What was once a golden era of local music in the ‘90s, the rap scene in Indonesia actually led the rap movement among musicians in Southeast Asia. We can all thank Iwa K and Denada that helped shape the rap and hiphop landscape. The golden era has slowly died out in the public eyes, but the community is still going strong and solid. Introducing the next female rapper about to become a wonder, goes by Insta handle @ramengvrl. Been rapping music since 2013, she released a music video for her first official song, I’m Da Man last July. And now she is working on her new single about Gojek and preparing the songs material for her EP.
What is your name and role within Ramengvrl?
I’m Putri and i rap/sing/perform under the alias Ramengvrl.
We’re intrigued to ask: why Ramen?
I used my real name back in SoundCloud days. But at some point, I tried to find the best name for me. Hiphop names, I don’t relate to the hiphop-ish name and the excessive gold chains and stuff. (laughs) After putting into some thoughts: since I love Japan, I decided to use Ramengvrl as my stage name.
How did you start?
I’ve always loved expressing myself through words. I had like 10 diary books documenting my life during junior high until college. One day i was really stressed out with my thesis so i made a silly track about it (using Audacity) and people loved it. After that i started uploading demo’s on Soundcloud for fun until the local hip hop community started to notice me, but it was when i joined Underground Bizniz Club (a Jakarta-based hip hop collective) that everything just kind of snowballed until now.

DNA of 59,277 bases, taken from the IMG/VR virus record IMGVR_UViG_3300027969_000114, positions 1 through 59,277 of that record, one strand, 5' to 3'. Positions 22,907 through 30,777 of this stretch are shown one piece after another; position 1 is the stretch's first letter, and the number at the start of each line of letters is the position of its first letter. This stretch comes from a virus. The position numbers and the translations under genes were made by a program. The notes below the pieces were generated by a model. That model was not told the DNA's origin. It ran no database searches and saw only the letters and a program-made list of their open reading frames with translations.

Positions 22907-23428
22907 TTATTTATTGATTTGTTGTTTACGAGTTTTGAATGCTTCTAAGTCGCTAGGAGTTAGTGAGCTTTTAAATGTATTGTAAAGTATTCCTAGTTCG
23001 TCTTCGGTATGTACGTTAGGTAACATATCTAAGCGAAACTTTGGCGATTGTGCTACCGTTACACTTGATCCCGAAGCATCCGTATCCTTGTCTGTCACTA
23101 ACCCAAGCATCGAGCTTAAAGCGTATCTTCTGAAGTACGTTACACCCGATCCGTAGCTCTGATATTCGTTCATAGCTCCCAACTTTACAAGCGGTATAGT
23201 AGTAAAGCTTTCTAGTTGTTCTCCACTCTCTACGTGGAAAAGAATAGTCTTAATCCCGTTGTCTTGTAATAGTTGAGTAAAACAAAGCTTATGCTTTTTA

Please give an example of your music writing process?
Pretty standard. My formula: beat-flow-theme-lyrics. Usually i just start to mumble when i hear a new beat until it sounds good to me, ‘coz personally i think flows and notes are the most important part of a song—words are important too of course, but it’s how it sounds that make people wanna listen to your stuff in the first place. Only by then i start to lay a couple of bars and the overall theme just kind of evolve around it.
What is your gear setup?
Super basic. My go-to equipment is AT2020 mic, Xenyx 302USB mixer, and.. Garageband. I don’t feel like i should upgrade to a more widely used DAW at the moment. I think right now it’s more important to upgrade the quality of my music and performance rather than breaking the bank to cop these premium stuffs.
What do you like to do outside of music and does it affect your music?
I like reading young adult fiction books. One of my fave is Haruki Murakami. He has this gift to bring out emotions and meanings in mundane things. At the same time though, my Tumblr likes is full of pretty weird stuffs, so it’s just the best of both worlds. Oh and Netflix and chill for life. I’m a simple gal.
How would you describe your music genre?
Inappropriate Asian girl on drugs. LOL i really don’t know. People say i’m new school, new wave hip hop, asian drill (wtf is that), or even “female version of Rich Chigga”, but i never assign myself to a specific genre ‘coz for me it’s limiting.
The last time we checked, you were featured in Ariel Nayaka’s song, Hyperballin. How was it? And name us rappers with whom you really want to have a duet?
It was all Ricky’s, or better known as Sihk, idea. He came to one event and saw me perfom, then he contacted me and told me that he had this sick beat. After that, he contacted Nayaka, too, and he thought that we both were rising rappers and made us a collab. That’s how Hyperballin made. And I really want to do a collaboration with Rich Chigga. He is one of my inspirations and his music is really dope. While one local rapper whom I would like to have a collab with is Noise, I like his music a lot.
As a female rapper, do you want to have your signature style which distinguishes yourself from other male rapper?
I think that I wanted to have my own style because of two reasons: this is the real me and I want to look different from other rapper who wear gold chains and baggy clothes. I don’t want to force myself to become someone that is not me.
What are your plans for the future?
Work on an EP, make a girl scout, and buy useless stuffs without worrying. In the far future, i’d like to have a side music project that isn’t hip hop—i’m actually pretty experimental and the tracks that i’ve released are just like 20% of my mind.